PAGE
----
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Horatio. Of that I shall have also cause to speak, And from his mouth whose voice will draw on more; 386 But let this same be presently perform'd, Even while men's minds are wild, lest more mischance, On plots and errors, happen. in addition to. Fortinbras.

Let four captains Bear Hamlet, like a soldier, to the stage; For he was likely, had he been put on, To have prov'd most royally : and, for his passage, The soldiers' music and the rites of war Speak loudly for him.Take up the bodies. Such a sight as this Becomes the field, but here shows much amiss.Go, bid the soldiers shoot. [A dead march. Exeunt, bearing off the dead bodies ;

after which a peal of ordnance is shot off.

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NOTES.

ABBREVIATIONS USED IN THE NOTES.
Abbott (or Gr.), Abbott's Shakespearian Grammar (third edition).
A. S., Anglo-Saxon.
A. V., Authorized Version of the Bible (1611).
A. Y. L. (followed by reference to page), Rolfe's edition of As You Like It.
B. and F., Beaumont and Fletcher.
B. J., Ben Jonson.
Caldecott, T. Caldecott's edition of Hamlet (London, 1819).
Camb. ed., “ Cambridge edition" of Shakespeare, edited by Clark and Wright.
Cf. (confer), compare.
Coll., Collier (second edition).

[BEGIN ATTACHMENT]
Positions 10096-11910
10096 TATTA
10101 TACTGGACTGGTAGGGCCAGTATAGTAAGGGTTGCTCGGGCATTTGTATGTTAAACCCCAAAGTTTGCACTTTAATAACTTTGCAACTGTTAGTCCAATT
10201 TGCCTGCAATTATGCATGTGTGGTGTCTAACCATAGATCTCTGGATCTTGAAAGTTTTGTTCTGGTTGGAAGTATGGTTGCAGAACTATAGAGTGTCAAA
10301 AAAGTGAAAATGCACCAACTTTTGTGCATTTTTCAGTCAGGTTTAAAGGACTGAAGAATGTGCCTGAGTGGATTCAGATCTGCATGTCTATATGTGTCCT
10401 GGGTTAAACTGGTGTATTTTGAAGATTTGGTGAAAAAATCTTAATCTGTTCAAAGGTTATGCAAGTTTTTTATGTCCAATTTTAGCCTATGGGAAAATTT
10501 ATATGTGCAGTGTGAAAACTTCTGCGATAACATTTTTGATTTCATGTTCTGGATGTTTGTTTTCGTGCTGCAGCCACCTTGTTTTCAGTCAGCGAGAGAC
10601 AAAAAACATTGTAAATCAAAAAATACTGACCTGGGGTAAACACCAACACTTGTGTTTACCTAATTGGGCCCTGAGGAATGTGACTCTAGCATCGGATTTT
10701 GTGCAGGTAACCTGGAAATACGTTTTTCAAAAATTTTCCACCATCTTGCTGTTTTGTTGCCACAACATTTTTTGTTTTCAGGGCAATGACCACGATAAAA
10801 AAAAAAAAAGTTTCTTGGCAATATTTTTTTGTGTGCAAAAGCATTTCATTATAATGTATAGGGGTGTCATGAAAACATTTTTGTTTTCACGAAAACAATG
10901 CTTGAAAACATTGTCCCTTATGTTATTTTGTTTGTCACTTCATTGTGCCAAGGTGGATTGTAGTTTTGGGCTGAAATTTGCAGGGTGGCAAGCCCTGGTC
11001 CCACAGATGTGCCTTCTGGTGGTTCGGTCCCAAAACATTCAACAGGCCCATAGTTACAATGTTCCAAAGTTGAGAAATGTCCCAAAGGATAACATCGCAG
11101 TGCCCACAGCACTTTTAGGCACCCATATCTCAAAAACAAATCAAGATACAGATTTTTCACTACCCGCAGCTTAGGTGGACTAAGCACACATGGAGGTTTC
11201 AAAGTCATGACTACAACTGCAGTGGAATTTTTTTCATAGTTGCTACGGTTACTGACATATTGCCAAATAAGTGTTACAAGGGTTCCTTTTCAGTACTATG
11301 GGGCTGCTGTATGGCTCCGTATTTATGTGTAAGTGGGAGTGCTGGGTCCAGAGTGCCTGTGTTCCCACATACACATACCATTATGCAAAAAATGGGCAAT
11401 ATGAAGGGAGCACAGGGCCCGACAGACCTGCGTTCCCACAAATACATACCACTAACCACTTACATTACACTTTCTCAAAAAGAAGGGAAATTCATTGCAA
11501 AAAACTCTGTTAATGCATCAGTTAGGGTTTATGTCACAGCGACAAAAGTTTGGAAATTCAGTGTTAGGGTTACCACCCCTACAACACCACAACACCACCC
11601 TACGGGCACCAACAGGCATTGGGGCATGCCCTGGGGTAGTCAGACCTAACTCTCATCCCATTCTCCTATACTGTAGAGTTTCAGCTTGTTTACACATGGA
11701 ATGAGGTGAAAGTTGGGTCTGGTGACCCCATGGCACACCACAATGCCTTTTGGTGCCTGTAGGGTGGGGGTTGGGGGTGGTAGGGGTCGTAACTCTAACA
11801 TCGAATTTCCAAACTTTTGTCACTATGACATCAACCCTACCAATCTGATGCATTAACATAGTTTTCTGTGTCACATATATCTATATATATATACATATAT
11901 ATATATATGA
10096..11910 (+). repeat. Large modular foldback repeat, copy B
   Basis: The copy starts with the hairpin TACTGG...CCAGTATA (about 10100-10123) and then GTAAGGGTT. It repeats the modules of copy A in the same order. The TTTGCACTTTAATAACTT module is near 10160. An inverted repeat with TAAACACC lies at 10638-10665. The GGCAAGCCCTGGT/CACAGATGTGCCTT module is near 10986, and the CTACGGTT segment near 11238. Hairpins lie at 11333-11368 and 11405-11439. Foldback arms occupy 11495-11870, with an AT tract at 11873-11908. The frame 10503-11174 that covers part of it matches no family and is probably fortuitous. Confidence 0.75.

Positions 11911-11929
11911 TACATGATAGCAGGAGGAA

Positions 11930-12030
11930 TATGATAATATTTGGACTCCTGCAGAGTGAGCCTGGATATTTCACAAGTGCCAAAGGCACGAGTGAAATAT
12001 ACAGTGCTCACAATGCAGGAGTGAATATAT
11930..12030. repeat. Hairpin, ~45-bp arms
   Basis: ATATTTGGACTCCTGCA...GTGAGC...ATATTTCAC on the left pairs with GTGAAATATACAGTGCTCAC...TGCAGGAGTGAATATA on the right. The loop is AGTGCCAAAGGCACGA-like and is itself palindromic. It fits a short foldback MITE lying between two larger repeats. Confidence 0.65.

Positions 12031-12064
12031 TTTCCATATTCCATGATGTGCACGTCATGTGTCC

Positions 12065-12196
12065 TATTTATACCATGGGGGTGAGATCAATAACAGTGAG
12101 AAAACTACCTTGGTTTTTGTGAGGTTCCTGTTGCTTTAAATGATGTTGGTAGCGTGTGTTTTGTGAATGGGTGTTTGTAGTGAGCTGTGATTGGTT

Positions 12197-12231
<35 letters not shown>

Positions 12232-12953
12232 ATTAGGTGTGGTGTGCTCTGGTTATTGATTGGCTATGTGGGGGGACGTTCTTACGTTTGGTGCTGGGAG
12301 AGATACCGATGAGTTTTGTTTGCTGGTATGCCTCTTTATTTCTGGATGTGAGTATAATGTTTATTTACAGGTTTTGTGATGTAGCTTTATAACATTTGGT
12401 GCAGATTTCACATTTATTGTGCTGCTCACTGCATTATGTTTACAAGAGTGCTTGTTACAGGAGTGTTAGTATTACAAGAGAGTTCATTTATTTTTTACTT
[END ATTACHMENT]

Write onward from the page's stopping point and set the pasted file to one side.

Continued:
Coll. MS., Manuscript Corrections of Second Folio, edited by Collier.
D., Dyce (second edition)...
F., Furness's “New Variorum” edition of Hamlet (Philadelphia, 1877).
H., Hudson (first edition).
Hen. V. (followed by reference to page), Rolfe's edition of Henry V.
Hen. VIII. (followed by reference to page), Rolfe's edition of Henry VIII.
Id. (idem), the same.
J. C. (followed by reference to page), Rolfe's edition of Julius Cæsar.
J. H., John Hunter's edition of Hamlet (London, 1865).
K., Knight (second edition).
M., Rev. C. E. Moberly's “Rugby” edition of Hamlet (London, 1873).
Macb. (followed by reference to page), Rolfe's edition of Macbeth.
Mer., Rolfe's edition of The Merchant of Venice.

M. N. D. (followed by reference to page), Rolfe's edition of A Midsummer-Nighi's
Dream.
Nares, Glossary, edited by Halliwell and Wright (London, 1859).
Prol., Prologue.
Rich. II. (followed by reference to page), Rolfe's edition of Richard II.
S., Shakespeare.
Schmidt, A. Schmidt's Shakespeare-Lexicon (Berlin, 1874).
Sr., Singer.
St., Staunton.
Temp. (followed by reference to page), Rolfe's edition of The Tempest.
Theo., Theobald
V., Verplanck.
W., White.

Walker, Wm. Sidney Walker's Critical Examination of the Text of "Shakespeare (London, 1860).

Warb., Warburton.
Wb., Webster's Dictionary (revised quarto edition of 1864).
Worc., Worcester's Dictionary (quarto edition).
Wr., Clark and Wright's “Clarendon Press” edition of Hamlet (Oxford, 1872).

The abbreviations of the names of Shakespeare's Plays will be readily understood; as T. N. for Twelfth Night, Cor. for Coriolanus, 3 Hen. VI. for The Third Part of King Henry the Sixth, etc. P. P. refers to The Passionate Pilgrim; V. and A. to Venus and A donis; L. C. to Lover's Complaint; and Sonn. to the Sonnets.

r The numbers of the lines (except for Hamlet) are those of the “Globe” edition.